So, the quick answer is: Yes, expensive cookware is worth it. But if you don't have a grand or two to drop on a set of All-Clad, it doesn't mean you're totally out of luck. There are ways to put together a nice set of cookware without completely breaking the bank. You just have some choices to make.


When to Spend

While not all of us can have all of the cookware we want, many of us can have some of it. Which pieces you invest in has a lot to do with the type of cooking you do.

For instance, do you love to braise? If so, you definitely want to spend on a braising pan, since hot spots can really ruin your work. A braising pan with a heating core that extends up the sides for even cooking is worth the money.


If you sauté every night, a pan with excellent conductivity is essential, because rapid temperature adjustments are so important in this type of cooking. While aluminum is a great conductor, it's not a high-quality metal. But a stainless steel pan with an aluminum core gives you the benefits of a tough exterior along with superior heat conduction. Stainless steel with a coat of copper on the underside is also a great way to go.

You can feel secure spending here.

For sauces, both temperature control and non-reactivity are fairly essential -- and if you cook a lot of sauces, chances are you're pretty into your food. So upgrade here. The stainless steel with a copper bottom or aluminum core will do you well.

And then there are the times when, for you, the splurge may not really be worth it …


When (and How) to Save

No one says you have to break the bank on a matching set.
No one says you have to break the bank on a matching set.

Can't have it all? One possible place to save is on nonstick cookware. While quality and heat conduction still matter here, the fact is the pan is probably not going to last you 30 years. Even expensive pans with nonstick coating tend to scratch eventually (though high-end warranties usually do cover that). If you're looking for a place to save some cash, consider buying a lower-price nonstick pan for your set.

There's also the aluminum option. Aluminum is the cheap choice, and you can certainly go this route on a pan you seldom use or one you plan to replace regularly -- but do spend a bit more on anodized aluminum. It'll cook your food better and last longer, and it's still a lot less expensive than the really good stuff.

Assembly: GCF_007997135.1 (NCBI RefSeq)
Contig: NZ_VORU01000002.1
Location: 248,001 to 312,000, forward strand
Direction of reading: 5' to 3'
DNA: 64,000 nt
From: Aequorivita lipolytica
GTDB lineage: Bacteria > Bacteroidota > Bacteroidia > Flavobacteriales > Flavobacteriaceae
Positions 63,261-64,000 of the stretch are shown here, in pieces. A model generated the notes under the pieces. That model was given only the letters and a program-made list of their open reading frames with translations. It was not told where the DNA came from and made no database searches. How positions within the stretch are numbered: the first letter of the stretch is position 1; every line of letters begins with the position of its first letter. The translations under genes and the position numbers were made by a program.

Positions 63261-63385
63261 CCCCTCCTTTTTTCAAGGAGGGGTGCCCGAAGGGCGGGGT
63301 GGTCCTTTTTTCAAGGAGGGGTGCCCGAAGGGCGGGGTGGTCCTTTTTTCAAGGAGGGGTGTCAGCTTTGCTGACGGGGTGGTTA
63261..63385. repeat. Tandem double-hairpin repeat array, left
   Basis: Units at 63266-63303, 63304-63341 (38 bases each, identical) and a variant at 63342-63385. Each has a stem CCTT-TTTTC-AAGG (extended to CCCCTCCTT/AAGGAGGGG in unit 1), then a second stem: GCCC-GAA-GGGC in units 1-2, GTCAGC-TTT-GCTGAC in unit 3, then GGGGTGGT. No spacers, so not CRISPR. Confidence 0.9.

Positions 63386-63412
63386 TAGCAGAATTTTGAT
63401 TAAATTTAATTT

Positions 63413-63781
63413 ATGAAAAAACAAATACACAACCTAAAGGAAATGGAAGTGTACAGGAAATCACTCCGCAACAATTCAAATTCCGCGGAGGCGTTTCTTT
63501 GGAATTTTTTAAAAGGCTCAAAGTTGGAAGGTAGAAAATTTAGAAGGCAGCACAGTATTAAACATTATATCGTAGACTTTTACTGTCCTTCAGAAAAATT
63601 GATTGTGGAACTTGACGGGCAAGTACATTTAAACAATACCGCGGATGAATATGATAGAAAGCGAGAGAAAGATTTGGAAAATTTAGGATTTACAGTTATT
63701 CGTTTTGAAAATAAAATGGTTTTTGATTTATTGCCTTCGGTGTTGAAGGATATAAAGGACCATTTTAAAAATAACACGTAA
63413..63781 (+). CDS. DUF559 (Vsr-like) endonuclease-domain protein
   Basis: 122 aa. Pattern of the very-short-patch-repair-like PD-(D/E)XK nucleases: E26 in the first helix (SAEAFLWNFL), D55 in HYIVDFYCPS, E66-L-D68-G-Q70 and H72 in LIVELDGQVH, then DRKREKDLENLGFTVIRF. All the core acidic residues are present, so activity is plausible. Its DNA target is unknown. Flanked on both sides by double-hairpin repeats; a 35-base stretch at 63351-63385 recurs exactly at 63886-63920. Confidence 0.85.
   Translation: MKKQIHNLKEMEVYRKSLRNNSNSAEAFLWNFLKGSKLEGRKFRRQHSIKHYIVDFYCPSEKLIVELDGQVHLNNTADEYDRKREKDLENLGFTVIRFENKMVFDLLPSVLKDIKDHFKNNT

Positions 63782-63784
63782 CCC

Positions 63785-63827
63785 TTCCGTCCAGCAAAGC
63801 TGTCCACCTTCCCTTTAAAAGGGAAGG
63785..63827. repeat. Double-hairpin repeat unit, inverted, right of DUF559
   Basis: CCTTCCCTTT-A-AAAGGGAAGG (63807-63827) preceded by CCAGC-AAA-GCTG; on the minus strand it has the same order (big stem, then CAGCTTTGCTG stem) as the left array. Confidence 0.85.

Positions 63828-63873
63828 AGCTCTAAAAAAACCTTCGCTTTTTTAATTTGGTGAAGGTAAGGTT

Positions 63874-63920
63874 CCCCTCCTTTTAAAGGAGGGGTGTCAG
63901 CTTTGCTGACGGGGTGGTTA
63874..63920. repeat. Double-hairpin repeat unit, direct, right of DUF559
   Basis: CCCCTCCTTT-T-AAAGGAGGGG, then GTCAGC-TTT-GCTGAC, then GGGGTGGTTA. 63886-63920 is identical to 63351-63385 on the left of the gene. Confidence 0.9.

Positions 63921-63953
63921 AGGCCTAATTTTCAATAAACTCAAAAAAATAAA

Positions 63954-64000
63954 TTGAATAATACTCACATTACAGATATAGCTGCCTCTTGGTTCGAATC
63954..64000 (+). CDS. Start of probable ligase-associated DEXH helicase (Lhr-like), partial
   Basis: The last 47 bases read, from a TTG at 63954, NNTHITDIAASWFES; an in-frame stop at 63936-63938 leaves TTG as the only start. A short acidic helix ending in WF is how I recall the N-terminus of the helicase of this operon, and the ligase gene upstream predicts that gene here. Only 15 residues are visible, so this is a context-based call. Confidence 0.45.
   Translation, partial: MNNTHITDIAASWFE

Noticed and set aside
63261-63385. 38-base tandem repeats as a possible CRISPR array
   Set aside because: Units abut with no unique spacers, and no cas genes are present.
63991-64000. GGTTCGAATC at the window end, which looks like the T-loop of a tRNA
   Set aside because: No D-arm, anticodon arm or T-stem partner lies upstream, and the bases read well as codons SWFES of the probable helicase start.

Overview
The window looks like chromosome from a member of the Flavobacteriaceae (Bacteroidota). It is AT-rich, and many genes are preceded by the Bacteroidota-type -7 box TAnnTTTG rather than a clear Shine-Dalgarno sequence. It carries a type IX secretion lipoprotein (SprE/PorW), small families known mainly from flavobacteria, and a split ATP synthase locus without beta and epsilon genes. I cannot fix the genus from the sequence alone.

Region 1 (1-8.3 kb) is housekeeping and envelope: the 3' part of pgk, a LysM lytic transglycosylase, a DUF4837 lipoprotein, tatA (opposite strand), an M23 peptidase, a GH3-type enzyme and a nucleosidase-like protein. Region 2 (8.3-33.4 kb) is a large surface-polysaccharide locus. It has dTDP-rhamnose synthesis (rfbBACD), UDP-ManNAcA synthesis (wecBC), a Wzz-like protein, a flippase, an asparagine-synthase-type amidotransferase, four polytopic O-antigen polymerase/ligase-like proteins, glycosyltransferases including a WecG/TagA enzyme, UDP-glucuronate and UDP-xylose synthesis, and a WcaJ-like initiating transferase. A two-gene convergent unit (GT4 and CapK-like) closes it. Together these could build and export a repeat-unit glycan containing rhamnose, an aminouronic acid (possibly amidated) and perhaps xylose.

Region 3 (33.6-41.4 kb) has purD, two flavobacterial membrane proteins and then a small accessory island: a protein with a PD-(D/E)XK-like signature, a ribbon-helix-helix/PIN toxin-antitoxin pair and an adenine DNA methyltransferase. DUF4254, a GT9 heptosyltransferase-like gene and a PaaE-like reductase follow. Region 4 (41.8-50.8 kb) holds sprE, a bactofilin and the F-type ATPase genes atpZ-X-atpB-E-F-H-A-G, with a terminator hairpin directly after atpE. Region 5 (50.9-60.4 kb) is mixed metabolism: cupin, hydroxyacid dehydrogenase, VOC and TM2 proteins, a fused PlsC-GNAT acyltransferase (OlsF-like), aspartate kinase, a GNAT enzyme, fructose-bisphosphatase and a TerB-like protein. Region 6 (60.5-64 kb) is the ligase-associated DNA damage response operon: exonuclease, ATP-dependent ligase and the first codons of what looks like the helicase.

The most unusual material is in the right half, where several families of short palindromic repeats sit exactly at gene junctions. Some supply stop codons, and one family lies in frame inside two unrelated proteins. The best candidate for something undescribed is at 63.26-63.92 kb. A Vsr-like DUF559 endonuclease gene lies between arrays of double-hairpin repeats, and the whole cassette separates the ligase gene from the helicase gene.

Buying a lower-quality product isn't the only way to save, though. You'll find "irregulars" or "defective" pots and pans, from the highest-quality lines, that you can get for significantly below sticker price. Often, the issues that make them seconds are so small as to be barely perceivable, like a tiny dent or scratch, or a slight variation in shape or color. If you don't mind an imperfection that won't even affect your cooking, check out the high-end seconds found in discount stores and through online outlets. You can also buy them direct from the manufacturer, typically during periodic "seconds sales."

Even with all the factors involved in determining the real value of a cookware piece, the moral to come away with here is pretty straightforward: If you can afford the best of everything, buy it. You won't be sorry. Otherwise, mix and match. Spend on the pieces you'll use every day, and save on the ones you'll only use twice a year. Nothing bad is going to happen if all your cookware doesn't match.

For more information on cookware, including reviews and buying guides, look over the links on the next page.


Lots More Information

Related Articles

  • "Explaining Reactive and Non-Reactive Cookware. Food Science." The Kitchn. (April 19, 2011)
  • "Kitchen cookware guide." Consumer Reports. (April 19, 2011)
  • Knowlton, Andrew. "Ask the Foodist: Is expensive cookware worth it?" Bon Appetit. April 14, 2011. (April 19, 2011)
  • Szalavitz, Maia. "Are Nonstick Pans Dangerous?" Psychology Today. July 1, 2006. (April 19, 2011)
  • "Why Are All-Clad Pots and Pans So Expensive?" Good Question. The Kitchn. (April 19, 2011)
  • Vogel, Mark R. "Buying Cookware for Home." The Reluctant Gourmet. (April 19, 2011)